‘I am impossible’: a collection of Elizabeth Wurtzel’s most famous quotes
13th Jan 2020
Best-selling author and journalist, Elizabeth Wurtzel died on January 7, 2020, at the age of 52. Here is a selection of the New Yorker’s most famous quotes
Elizabeth Wurtzel was never one to shy away from difficult or controversial subjects. In her 1994 book Prozac Nation, she spoke candidly of her experience with depression, self-harm and substance abuse, not to mention her eventual treatment with Prozac during her undergraduate years at Harvard.
The New York native later went on to write about her absent father (a man who turned out not to be her birth-father at all), as well as her 2015 cancer diagnosis in articles for The Guardian and The Cut.
A self-proclaimed ‘impossible’ person, Wurtzel was exceptionally creative. Here are just some of her most famous quotes.
On finding her real father
“I have spent my whole life driving people crazy. If you should not say it, I can’t wait to scream it out the window. I am impossible. I never understood why I was so wild. I never knew how come I had to be a firebrand. I thought there was something wrong with me. Then I realised there is something right with me. Now I know I was born this way.” – Elizabeth Wurtzel for The Cut.
On cancer and optimism
“Cancer has made me optimistic. We live in the age of wonders and miracles. Doctors can now cure the incurable. The bad part is the waiting rooms with dated magazines. If you don’t like waiting, don’t get cancer.” – Elizabeth Wurtzel on Twitter.
On cancer and discomfort
“Chemotherapy will show you what you are made of. I am stealth. I know things you don’t.
“Do you know what I’m scared of? Nothing.
“Cancer just suits me.
“I am good in a fight. This one goes on for the rest of my life. But I have been fighting with myself in one way or another all along. I am used to it. I can’t think of a time when my mind or my body was not out to get me. I am at ease with this discomfort. I am a ballerina doing a pirouette with perfect turnout in toe shoes, and it does not even hurt any more. I am elated. I love spinning this way. I would not have it otherwise.
“I am a con artist and cancer is my final con.” – Elizabeth Wurtzel for The Guardian.
“I love being controversial, because that’s the closest you get to everyone agreeing with you – the other choice is no one is paying attention.” – Elizabeth Wurtzel for The Guardian.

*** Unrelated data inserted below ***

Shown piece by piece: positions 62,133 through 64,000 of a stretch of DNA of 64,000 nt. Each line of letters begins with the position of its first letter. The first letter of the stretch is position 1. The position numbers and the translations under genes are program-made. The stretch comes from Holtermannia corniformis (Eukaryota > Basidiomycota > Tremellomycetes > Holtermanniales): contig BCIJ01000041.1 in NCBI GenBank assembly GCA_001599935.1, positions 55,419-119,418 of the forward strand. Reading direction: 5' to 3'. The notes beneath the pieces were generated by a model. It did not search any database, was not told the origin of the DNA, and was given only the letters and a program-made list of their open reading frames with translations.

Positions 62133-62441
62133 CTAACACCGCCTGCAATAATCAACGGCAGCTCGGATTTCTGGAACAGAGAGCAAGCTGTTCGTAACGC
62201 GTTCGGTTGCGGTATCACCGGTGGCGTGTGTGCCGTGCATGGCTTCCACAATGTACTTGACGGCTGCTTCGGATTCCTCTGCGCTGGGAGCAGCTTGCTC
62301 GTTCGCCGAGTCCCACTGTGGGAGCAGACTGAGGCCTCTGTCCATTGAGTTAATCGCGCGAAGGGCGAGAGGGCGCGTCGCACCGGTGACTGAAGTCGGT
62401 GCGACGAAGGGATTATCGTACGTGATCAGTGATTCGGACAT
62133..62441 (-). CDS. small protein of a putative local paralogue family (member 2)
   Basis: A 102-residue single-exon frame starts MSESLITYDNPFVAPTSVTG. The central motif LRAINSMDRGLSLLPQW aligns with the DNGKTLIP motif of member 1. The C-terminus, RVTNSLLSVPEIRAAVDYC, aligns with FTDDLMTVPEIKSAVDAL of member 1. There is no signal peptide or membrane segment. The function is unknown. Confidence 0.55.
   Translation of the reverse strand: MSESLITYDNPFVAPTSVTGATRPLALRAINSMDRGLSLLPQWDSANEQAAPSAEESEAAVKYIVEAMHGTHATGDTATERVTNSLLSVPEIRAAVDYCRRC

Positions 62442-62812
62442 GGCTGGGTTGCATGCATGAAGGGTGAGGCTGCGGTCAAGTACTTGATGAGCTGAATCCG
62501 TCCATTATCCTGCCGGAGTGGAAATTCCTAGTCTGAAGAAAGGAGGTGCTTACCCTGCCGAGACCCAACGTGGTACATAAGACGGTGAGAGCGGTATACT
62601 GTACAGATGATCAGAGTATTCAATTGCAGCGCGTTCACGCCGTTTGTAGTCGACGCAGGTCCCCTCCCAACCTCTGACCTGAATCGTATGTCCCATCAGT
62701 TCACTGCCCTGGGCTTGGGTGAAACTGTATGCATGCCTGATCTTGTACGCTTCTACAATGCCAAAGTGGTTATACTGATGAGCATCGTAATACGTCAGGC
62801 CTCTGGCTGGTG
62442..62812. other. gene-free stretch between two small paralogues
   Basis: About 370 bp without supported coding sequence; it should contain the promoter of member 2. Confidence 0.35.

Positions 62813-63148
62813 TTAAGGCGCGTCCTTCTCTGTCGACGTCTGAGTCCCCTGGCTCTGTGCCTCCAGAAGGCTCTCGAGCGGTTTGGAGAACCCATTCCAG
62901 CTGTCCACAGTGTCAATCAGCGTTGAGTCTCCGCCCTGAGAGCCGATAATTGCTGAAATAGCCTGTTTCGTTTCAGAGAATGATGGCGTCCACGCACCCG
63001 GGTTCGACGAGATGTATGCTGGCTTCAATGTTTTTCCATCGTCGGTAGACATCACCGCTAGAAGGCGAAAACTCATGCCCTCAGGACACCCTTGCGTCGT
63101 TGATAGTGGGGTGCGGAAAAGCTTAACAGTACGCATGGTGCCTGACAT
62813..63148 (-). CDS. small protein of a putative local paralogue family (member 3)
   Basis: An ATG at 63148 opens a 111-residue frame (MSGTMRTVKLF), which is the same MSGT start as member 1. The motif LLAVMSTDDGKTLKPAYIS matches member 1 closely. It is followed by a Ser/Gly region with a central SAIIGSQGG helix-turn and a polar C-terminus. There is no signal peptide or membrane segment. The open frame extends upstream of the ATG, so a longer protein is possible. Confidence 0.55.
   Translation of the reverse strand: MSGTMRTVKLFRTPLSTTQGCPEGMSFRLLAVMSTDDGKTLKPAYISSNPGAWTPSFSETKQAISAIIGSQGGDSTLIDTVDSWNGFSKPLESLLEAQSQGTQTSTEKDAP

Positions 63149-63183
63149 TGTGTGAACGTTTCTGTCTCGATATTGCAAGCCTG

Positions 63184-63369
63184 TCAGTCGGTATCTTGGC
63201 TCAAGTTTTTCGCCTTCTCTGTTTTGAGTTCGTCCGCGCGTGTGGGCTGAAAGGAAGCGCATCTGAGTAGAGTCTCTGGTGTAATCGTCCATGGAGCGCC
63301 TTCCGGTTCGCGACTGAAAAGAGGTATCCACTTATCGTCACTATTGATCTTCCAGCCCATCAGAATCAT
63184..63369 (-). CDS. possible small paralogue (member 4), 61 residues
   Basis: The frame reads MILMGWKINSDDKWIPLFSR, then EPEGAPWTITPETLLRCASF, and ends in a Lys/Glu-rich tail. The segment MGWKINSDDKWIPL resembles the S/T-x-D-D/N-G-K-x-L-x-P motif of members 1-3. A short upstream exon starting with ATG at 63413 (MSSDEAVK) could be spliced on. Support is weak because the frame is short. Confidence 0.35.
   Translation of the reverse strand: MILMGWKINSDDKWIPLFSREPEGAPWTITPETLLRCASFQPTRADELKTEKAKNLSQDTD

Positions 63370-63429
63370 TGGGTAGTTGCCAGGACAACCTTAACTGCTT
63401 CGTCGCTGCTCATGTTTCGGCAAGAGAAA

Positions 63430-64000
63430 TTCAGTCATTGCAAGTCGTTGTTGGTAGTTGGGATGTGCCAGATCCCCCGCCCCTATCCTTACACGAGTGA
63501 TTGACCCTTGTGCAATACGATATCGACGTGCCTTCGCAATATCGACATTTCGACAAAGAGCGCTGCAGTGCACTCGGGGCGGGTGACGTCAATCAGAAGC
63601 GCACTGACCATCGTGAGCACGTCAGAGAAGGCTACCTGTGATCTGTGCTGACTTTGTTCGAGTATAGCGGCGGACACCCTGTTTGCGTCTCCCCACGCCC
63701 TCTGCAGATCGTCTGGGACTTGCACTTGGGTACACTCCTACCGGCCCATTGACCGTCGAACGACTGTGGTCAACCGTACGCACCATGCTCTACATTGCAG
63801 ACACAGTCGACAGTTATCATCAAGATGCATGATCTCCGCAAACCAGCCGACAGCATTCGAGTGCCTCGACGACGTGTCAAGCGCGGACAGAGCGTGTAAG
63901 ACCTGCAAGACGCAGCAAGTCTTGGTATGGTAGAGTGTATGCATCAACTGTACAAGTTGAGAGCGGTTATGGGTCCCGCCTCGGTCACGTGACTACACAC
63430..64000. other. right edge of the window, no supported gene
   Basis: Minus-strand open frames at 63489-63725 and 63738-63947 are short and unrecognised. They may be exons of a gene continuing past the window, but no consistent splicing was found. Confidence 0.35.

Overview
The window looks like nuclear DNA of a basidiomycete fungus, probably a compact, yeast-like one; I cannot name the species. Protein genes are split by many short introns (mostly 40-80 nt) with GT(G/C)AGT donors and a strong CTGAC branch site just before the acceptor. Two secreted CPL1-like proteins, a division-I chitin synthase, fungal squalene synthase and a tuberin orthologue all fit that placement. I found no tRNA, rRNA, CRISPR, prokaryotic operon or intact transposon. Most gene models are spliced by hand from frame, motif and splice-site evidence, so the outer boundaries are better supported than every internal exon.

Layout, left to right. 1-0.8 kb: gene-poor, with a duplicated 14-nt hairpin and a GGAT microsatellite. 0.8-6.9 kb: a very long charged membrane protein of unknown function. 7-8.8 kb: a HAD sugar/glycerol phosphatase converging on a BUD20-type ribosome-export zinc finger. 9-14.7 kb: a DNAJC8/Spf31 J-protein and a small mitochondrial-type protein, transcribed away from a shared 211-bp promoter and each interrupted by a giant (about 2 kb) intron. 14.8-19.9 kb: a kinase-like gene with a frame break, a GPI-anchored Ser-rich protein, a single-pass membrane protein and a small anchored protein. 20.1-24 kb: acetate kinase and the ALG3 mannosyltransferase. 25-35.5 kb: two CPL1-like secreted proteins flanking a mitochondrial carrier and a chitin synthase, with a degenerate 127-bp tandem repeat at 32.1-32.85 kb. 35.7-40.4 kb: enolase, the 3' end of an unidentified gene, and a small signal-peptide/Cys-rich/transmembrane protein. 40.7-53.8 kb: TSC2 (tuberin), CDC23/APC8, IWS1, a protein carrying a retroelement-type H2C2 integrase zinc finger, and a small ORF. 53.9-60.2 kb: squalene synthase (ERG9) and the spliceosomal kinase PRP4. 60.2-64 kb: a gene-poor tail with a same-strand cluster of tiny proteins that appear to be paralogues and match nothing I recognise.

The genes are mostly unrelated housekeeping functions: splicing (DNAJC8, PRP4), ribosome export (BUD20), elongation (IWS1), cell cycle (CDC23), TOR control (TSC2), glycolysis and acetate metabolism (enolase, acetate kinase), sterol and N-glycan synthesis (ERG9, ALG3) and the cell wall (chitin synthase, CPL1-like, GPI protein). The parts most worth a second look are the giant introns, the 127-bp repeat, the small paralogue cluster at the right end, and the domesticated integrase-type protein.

On choosing your own narrative
“You cannot choose how you feel, but you can choose your attitude… We are human. Unlike other creatures, we live in narrative. We are conscious. If you make up the right story, it will be so.” – Elizabeth Wurtzel for The Guardian.
On her late (and loyal) dog, Augusta
“Dogs do not give up – even on the owners who treat them badly. What a gorgeous persistence.
“Augusta looked me directly in the eye with the intensity of the wolf she descended from. Human beings don’t do that. Human beings have too much to be ashamed of.” – Elizabeth Wurtzel for The Guardian.
“Before I got married, no amount of counsel or rumination would have made me see how serious the bargain is, but I now feel the weight of wedded bliss on the other side of ‘I do’.
“It is heavy. It is years and years of figuring it all out.
“It isn’t that I feel I’ve made a mistake: I love my husband; I hope I die before him, because I do not want to be without him. But I thought marriage would be a continuum of our life before it. I must have been crazy to believe that making such a serious commitment would not be transformative.” – Elizabeth Wurtzel for The Guardian.
“That’s the thing about depression: A human being can survive almost anything, as long as she sees the end in sight. But depression is so insidious, and it compounds daily, that it’s impossible to ever see the end.” – Elizabeth Wurtzel in Prozac Nation.
On doing enough to get by
“At heart, I have always been a coper, I’ve mostly been able to walk around with my wounds safely hidden, and I’ve always stored up my deep depressive episodes for the weeks off when there was time to have an abbreviated version of a complete breakdown. But in the end, I’d be able to get up and on with it, could always do what little must be done to scratch by.” – Elizabeth Wurtzel in Prozac Nation.
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